SNCB Class 11

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Class 11
NMBS 1190.jpg
NMBS/SNCB Class 11 loco 1190.
Type and origin
Power type Electric
Builder BN/ACEC
Build date 1985–1986
Total produced 12
Specifications
Configuration:
 • UIC Bo'Bo'
Gauge 1,435 mm (4 ft 8 12 in)
Driver dia. 1,250 mm (49 in)
Length 18.65 m (61 ft 2 in)
Loco weight 85 t
Electric system(s) 1500 V DC
3000 V DC
Current source Pantograph
Performance figures
Maximum speed 140 km/h (87 mph)
Power output 3310 kW (4257 HP)
Tractive effort 234 kN (53,000 lbf)
Career
Operators SNCB/NMBS
Class 11
Numbers 1181–1192
Disposition Scrapped.
Drivers desk of 1184

SNCB Class 11 is part of the large 1980s family of 144 electric locomotives. The family was made up of Classes 11 (12), 12 (12), 21 (60) and 27 (60). Classes 11, 12 and 21 were nearly twice as powerful as Classes 22, 23 and 25 while Class 27 was more than twice as powerful as these 1950s locomotives. This family was heavily influenced by the Class 20² from the mid-1970s. They were very reliable because of the trial and error development of their predecessor. This family came into service with M4 and M5 coaching stock and the AM 80 and AM 86 series of EMUs. This generation was a major modernization of the SNCB even if the older M2 coaching stock remained active for more than a decade before being replaced. The only real difference between a Class 11 and a Class 21 was the Class 11 had a transformer inside to allow working under both 3000 V DC in Belgium and 1500 V DC plus Dutch signalling and train protection for working in Holland. Externally they were identical to Classes 12 and 21 aside from the livery and a few minor details.

The SNCB Class 11 locomotives were built in the 1980s for hauling the Benelux trains between Brussels, Belgium, and Amsterdam, The Netherlands. They operated in the push pull mode - remotely controlled from a leading driving trailer when at the rear of the train. They are numbered 1181-1192 to avoid clashing with NS Class 1100 locos that were still in use at that time. The Dutch Class 11 was originally numbered from 1101 to 1160. In 2009 they were replaced on the Benelux trains by Bombardier TRAXX locomotives which had been leased from Angel (now Alpha) Trains. When Class 11 locomotives were replaced on international services they were moved to peak hour services within Belgium for the rest of their working lives before retirement. They are painted to match the Nederlandse Spoorwegen (Dutch Railways) coaching stock they used to work with.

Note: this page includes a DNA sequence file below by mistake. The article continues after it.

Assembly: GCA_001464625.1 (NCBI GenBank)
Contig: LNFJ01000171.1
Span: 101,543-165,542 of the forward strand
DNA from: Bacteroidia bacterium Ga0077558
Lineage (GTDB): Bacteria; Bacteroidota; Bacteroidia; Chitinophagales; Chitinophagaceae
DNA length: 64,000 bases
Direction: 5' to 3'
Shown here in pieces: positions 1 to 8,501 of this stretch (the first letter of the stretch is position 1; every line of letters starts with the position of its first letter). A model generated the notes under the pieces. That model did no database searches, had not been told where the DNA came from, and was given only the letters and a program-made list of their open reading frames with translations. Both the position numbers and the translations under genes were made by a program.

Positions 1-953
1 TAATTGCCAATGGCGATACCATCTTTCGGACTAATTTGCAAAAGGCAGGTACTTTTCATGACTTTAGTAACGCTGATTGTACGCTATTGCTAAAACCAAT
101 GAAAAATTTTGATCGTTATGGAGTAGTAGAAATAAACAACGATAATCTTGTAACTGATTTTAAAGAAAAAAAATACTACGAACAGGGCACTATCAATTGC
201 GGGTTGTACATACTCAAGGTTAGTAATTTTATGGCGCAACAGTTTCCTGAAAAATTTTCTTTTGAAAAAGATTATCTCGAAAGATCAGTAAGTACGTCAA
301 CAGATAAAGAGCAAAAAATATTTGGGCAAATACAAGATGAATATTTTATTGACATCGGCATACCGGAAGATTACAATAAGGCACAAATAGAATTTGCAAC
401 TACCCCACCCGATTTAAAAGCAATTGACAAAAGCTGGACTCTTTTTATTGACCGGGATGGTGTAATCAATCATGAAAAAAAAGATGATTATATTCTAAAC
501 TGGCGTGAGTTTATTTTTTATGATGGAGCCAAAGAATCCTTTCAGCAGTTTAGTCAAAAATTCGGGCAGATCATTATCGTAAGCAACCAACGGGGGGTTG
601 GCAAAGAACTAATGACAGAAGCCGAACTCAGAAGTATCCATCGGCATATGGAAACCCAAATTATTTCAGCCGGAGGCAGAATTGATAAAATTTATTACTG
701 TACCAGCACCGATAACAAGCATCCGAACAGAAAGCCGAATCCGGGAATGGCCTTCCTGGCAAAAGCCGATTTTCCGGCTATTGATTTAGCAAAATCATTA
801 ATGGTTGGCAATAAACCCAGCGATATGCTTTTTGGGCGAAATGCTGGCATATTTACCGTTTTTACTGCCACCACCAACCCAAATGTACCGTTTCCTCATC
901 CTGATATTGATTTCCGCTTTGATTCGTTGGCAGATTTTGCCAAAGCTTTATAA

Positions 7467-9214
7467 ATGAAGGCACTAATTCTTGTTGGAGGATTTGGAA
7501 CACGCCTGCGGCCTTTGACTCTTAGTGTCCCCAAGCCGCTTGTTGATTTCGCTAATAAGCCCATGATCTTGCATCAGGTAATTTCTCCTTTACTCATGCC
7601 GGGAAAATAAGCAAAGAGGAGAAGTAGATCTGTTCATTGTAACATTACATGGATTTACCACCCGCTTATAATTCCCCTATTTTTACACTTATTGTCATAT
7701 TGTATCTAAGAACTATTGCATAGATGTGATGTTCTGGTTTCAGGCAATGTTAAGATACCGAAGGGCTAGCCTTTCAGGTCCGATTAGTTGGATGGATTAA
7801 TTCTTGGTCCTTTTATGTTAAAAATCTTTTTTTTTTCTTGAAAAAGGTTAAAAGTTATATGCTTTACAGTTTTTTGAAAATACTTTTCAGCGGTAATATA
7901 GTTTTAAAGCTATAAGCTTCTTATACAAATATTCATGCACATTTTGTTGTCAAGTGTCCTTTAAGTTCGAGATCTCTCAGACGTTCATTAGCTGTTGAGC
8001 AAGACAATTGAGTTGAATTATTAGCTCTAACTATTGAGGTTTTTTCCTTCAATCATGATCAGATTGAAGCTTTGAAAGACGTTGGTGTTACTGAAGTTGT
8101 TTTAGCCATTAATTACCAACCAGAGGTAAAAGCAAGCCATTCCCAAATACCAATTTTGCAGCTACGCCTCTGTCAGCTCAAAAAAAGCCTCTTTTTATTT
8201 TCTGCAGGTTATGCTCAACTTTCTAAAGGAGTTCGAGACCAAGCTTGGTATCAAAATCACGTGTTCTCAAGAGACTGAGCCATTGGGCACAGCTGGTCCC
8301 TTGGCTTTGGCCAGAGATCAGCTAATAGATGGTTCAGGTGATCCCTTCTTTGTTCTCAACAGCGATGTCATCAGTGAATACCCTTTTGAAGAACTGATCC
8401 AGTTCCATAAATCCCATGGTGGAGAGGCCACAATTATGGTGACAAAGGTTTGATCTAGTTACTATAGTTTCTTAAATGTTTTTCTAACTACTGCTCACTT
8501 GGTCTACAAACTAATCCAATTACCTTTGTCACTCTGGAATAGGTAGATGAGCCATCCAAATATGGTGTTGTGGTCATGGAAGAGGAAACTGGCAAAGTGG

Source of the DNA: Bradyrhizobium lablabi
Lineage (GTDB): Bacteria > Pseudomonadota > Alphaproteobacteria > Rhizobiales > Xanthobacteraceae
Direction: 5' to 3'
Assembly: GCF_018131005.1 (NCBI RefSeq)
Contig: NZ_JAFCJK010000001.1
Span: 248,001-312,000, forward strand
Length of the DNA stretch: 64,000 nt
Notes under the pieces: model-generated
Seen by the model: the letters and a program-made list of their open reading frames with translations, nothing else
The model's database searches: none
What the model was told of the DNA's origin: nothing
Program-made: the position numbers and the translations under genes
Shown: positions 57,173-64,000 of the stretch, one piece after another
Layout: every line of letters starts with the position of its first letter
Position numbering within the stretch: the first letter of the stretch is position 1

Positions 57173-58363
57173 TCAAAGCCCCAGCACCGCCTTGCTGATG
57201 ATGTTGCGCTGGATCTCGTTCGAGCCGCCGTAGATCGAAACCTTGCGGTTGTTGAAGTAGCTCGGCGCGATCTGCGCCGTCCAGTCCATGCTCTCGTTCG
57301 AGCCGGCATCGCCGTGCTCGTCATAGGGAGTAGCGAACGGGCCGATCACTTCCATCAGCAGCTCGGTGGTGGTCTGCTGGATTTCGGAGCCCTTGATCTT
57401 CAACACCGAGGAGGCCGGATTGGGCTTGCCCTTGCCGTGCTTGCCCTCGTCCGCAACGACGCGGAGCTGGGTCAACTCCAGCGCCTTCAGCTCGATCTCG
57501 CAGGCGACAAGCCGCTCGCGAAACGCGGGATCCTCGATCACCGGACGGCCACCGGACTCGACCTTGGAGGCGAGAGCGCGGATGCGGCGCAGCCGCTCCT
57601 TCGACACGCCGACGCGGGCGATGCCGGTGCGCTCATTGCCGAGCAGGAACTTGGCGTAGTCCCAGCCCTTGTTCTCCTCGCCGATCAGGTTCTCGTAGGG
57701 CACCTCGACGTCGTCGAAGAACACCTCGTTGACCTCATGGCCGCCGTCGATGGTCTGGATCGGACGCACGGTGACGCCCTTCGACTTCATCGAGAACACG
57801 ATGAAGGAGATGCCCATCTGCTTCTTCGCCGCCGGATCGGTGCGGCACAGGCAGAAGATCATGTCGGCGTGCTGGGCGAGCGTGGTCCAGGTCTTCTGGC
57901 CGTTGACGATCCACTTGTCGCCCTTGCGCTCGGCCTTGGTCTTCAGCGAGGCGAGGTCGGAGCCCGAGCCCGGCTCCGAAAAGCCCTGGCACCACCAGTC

Due to their limited number and intensive use at speeds up to 140 KmH (87 MPH), these locomotives aged rapidly after 25 years of service and became subject to frequent failures. Of course that led to frequent service disruptions and many passenger complaints. All Class 11s were stored inside at the dêpot of Stokkem, near Arlon, upon withdrawal late in 2012. In mid-2014, similar loco 1203 was intensively tested in the Czech Republic at Velim under 25000 volt overhead and did very well. It was then sold to open access operator XTR-System Development in the Czech Republic with an option to buy the entire class. The option was taken and the remaining Class 12 locos were transferred to their new operator early in 2016. The same operator also agreed to buy all 12 of the SNCB Class 11 locomotives at the same time but the deal never went through and the locos have been sitting outside at Stockem ever since.

The class was allocated to Schaerbeek depot.

On 11 August 1999, locomotive 1187 became the first of its class to work on anything other than the Benelux service that they were designed and purchased for. 1187 made a voyage from Brussels Midi to Arlon, near Luxembourg, and return for a rather strange reason. SNCB wanted to run a special train that day because of a total solar eclipse. The eclipse would be much more noticeable in the southeast of Belgium than around Brussels or anywhere else in the country. 1187 must have been the only newer loco available at Schaarbeek depot that morning or perhaps it just happened to be the only one that was parked where it wasn't necessary to move other locomotives or coaches for it to leave the depot. Either way, this should not have happened as there was an agreement between SNCB and NS that these 12 locomotives and their coaches were only to be used on the Benelux service.[1][2]

References[edit]

  1. ^ Schenkel, Jean-Pierre; Delie, Max (1988). Locomotives Éléctriques. Brussels, Belgium: G. Blanchart & Cie. ISBN 2-87202-004-7. 
  2. ^ Haydock, David (2012). Benelux Railways (Sixth Edition). Sheffield, England: Platform 5 Publications. ISBN 978 1 902336 96 1. 

External links[edit]